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Conforto, Frazier go back-to-back for walk-off

MLB.com @AnthonyDiComo

NEW YORK -- Citi Field was quiet late Thursday afternoon, the Mets down to their final out, trailing by a run in the ninth. Steven Matz had pitched well in Game 1 of a doubleheader against the Marlins, but not well enough, and few could blame the Mets for feeling emotionally spent after watching David Wright's press conference earlier in the day.

Then, Michael Conforto jolted everyone awake with a home run to the upper deck in right. In the on-deck circle, Todd Frazier did something he rarely does, telling himself to hunt for a homer.

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NEW YORK -- Citi Field was quiet late Thursday afternoon, the Mets down to their final out, trailing by a run in the ninth. Steven Matz had pitched well in Game 1 of a doubleheader against the Marlins, but not well enough, and few could blame the Mets for feeling emotionally spent after watching David Wright's press conference earlier in the day.

Then, Michael Conforto jolted everyone awake with a home run to the upper deck in right. In the on-deck circle, Todd Frazier did something he rarely does, telling himself to hunt for a homer.

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When he succeeded, Citi Field erupted. Back-to-back shots from Conforto and Frazier off Kyle Barraclough gave the Mets a walk-off, 4-3 win over the Marlins, marking the first time in franchise history they have ended a game with consecutive homers.

Video: MIA@NYM: Conforto smashes a game-tying homer to right

Arms That Hammer Sweepstakes

"In my mind, I was trying to hit a home run," Frazier said. "I got a pitch to hit and it squeaked on over, so we'll take it."

The late dramatics took Matz off the hook for a loss after he allowed three runs in 6 1/3 innings, and hit a two-run homer of his own.

Matz's long ball wasn't an isolated instance, coming a day after Zack Wheeler singled and scored twice in the Mets' win over the Marlins, and two days after Jacob deGrom extended his hitting streak to three consecutive games with his fifth hit over that stretch. Overall this season, Mets pitchers rank second in the Majors with 38 hits, and fourth in the National League with a .139 average. The bulk of that production has occurred since the All-Star break.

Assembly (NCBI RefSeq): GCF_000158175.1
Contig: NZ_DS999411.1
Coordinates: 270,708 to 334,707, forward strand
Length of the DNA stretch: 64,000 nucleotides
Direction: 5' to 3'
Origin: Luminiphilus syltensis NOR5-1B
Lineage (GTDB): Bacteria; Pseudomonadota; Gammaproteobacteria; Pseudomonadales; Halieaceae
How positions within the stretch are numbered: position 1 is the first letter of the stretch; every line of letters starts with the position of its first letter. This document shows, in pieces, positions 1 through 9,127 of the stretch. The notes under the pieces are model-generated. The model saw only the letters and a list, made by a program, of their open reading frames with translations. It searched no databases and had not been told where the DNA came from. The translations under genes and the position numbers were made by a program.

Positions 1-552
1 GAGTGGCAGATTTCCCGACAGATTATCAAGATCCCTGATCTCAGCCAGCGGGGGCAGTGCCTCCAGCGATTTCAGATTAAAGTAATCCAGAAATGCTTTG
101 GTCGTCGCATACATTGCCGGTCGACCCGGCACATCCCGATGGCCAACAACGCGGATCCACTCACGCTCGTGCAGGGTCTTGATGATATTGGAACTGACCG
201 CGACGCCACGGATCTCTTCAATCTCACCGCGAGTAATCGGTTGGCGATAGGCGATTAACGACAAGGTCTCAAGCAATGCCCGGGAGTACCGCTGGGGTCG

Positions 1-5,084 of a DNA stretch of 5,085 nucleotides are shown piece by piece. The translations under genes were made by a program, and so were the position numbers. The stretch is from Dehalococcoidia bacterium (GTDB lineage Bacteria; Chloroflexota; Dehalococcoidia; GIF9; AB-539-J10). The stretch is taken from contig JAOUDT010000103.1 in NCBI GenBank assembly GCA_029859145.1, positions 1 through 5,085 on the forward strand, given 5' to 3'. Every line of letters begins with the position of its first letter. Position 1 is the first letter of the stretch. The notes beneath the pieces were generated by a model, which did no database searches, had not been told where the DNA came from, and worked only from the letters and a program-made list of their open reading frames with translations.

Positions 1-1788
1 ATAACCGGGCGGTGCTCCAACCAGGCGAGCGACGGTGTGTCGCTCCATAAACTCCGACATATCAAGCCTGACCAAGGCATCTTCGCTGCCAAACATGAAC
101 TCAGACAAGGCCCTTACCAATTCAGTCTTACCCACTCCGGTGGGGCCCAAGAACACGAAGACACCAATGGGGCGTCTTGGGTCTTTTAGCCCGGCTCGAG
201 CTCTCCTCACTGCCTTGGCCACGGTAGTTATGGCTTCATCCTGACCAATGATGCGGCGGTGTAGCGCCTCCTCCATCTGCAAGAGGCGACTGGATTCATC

In some cases, it's been the Mets' only production; in two of deGrom's last seven starts, for example, he's driven home the team's only run. That seemed destined to be Matz's plight on Thursday, when Brandon Nimmo recorded the Mets' only other hit off Marlins rookie Sandy Alcantara. Following Matz's homer in the second, Alcantara retired 15 of 16, departing after walking Kevin Plawecki to lead off the eighth.

But it didn't doom Matz, who allowed back-to-back homers to Peter O'Brien and Isaac Galloway in the second inning, and watched as Drew Smith gave up a tie-breaking single to O'Brien in the seventh. The Marlins' lead lasted until the ninth, when Conforto came to bat with two outs and the bases empty.

"They've been swinging the bats well and putting good swings on mistakes, and they got two mistakes and they won a game for us tonight," Mets manager Mickey Callaway said of Conforto and Frazier. "In my mind, that was a big game heading into the second game of the doubleheader. It takes the pressure off a little bit and allows our pitching to just go out there and do our thing."

Video: MIA@NYM: Callaway talks Matz, offense in walk-off win

MOMENTS THAT MATTERED
Back-to-back: Matz hadn't allowed a hit yet when O'Brien came to the plate for the first time in the second inning, cranking an elevated sinker a projected 387 feet to center, according to Statcast™. One batter later, Matz's mistake was throwing Galloway consecutive changeups. Miami's right fielder crushed the second of them a projected 408 feet for a no-doubt home run.

Video: MIA@NYM: Galloway goes back-to-back with a solo shot

"The long ball's been killing me this year," said Matz, who has allowed 24 homers in 27 starts. "The righties, I'm just leaving the ball up to them and it's been hurting me this year. But after the two homers, I feel like I settled in."

YOU GOTTA SEE THIS
Crushed a projected 395 feet to left, Matz's first career homer tied things off Alcantara in the bottom of the second. It was the first professional home run of any kind for Matz, who never hit one in the Minors.

Video: MIA@NYM: Matz crushes his 1st big league home run

"It was a good feeling, I know that," he said. "I definitely got all of it, and it definitely felt good to get my first one."

HE SAID IT
"It was definitely a good win. We're playing good baseball now, so every win's a good win." -- Matz

Anthony DiComo has covered the Mets for MLB.com since 2007. Follow him on Twitter @AnthonyDiComo, Instagram and Facebook.

New York Mets, Steven Matz